The room, from the other end of the house, had the front door right next to the Central Market, and had been transformed by Rashela in a shed. There was a bit of everything, barrels of wine and brine, firewood, crates of vegetables and fruits, a sawbuck for cutting wood, wood choppers, hammers, nails and many other household items. There were all old fashion things, achieving prolonged years of use. There were things definitely ready for the rubbish container, but their time had not come yet: used clothes, broken furniture and many other objects found in homes. It often happened that the shed was used as of a coop for all hens purchased at the market, at an occasional price. Rashela did not put the hens into the cage; she left them free enough and gave them seeds, even if they were to be scarified next day, in accordance with tradition. In order to facilitate their capture, the woman attached a rope, a few cubits long, to one leg of each hen. The hens were sacrificed the kosher way. In order to do this, as revenues had declined since the beginning of the war and they were coming to the last edge of subsistence, Rashela could not call anyone. Aizic knew how to cut the carotid artery so that the hens might struggle for a few minutes and thus empty themselves of all their blood. Immediately, after, Rashela cut up the hen; it was part of her role of a good housekeeper. Jews do not like to eat rare meat, which is totally not recommended especially in a warm climate as Middle East, where they lived since the time of the biblical patriarch Abraham!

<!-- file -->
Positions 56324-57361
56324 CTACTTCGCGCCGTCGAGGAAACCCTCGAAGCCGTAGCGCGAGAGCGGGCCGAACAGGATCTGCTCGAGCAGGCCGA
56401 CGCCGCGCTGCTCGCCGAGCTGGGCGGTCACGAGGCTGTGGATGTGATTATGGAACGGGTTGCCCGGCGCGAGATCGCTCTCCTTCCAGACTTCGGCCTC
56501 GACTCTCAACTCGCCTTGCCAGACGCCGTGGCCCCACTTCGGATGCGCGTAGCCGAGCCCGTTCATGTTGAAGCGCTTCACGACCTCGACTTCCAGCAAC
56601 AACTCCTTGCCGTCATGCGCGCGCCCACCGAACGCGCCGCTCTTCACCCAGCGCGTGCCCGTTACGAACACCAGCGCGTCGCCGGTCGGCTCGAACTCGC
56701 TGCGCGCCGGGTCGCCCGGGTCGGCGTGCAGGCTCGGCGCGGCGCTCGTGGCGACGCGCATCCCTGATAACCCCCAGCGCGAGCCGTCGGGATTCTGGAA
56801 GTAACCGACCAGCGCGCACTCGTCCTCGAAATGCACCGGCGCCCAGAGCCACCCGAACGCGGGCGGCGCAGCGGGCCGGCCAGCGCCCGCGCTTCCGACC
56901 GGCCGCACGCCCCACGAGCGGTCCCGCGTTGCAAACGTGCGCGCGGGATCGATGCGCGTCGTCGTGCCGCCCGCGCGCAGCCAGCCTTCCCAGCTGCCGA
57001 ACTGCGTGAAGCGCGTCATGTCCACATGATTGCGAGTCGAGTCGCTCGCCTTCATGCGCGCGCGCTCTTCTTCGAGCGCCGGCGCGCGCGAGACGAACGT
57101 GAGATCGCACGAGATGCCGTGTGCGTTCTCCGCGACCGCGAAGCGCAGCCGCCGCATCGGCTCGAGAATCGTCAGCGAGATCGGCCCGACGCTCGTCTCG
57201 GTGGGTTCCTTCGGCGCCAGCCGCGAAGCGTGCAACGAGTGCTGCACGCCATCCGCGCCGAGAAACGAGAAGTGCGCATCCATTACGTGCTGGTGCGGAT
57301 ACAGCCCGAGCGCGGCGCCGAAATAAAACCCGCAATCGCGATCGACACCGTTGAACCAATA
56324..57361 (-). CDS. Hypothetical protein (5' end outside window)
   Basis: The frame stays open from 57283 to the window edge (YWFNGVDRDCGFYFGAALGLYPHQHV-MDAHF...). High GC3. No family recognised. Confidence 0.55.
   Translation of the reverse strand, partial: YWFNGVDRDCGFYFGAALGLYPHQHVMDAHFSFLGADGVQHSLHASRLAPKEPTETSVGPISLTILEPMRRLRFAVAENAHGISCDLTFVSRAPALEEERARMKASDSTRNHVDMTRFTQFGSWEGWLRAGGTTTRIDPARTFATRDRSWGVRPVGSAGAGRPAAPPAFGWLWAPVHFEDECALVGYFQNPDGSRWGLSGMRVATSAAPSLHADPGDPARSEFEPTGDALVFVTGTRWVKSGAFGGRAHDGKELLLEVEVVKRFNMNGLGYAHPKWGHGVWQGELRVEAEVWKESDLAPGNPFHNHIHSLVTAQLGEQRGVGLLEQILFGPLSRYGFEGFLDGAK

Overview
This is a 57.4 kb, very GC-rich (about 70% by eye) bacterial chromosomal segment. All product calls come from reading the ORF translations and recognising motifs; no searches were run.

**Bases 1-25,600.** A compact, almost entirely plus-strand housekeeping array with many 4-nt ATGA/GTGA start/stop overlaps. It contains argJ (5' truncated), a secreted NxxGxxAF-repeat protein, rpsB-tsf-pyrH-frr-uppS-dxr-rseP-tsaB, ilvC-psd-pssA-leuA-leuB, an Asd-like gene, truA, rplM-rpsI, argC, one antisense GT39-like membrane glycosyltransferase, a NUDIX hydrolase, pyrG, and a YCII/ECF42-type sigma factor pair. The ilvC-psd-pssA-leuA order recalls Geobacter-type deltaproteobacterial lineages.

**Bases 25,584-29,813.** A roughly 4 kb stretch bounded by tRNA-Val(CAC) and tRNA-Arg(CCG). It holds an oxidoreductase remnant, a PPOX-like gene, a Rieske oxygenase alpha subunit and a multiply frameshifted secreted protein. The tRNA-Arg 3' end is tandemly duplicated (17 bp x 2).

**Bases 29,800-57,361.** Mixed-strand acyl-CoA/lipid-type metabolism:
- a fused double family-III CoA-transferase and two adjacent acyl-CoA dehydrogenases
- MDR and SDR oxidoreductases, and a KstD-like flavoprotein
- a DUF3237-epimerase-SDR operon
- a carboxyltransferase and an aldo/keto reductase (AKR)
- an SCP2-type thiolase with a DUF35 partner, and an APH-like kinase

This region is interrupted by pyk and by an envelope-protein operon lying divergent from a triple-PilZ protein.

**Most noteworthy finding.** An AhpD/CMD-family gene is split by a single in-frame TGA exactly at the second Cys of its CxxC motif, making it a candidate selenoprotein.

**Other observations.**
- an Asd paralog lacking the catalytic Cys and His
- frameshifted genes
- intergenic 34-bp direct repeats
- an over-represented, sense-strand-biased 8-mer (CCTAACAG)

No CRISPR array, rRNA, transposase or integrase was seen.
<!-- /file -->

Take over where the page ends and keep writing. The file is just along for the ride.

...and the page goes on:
The house had only one exit that opened onto the courtyard, overhung by a whitewashed porch and flanked by two simple columns, without capitals, made of bricks, which were rudely carved. The pediment showed a relief and a few blue letters discolored by the wind on a white background which indicated, according to the custom, the year of construction, but this time more detailed: «February 25, 1924». It was the day when an important law was issued: all the inhabitants of both former Austro-Hungarian Empire and Russian Empire, residing December 1, 1918 in Transylvania, Banat, Crisana, Maramures or residing November 8, 1918 in Bukovina or residing April 9, 1918 in Bessarabia received Romanian citizenship. Kidush remembered perfectly all that, as his father had often spoken to him about it, well before he went to school, as he was a precocious child and knew how to read and write at an early age:
– This law was imposed by the «Treaty of Minorities» that Romania signed in Paris, December 29, 1919, with the «Allied and Associated Powers», and by the Romanian Constitution promulgated on March 29, 1923.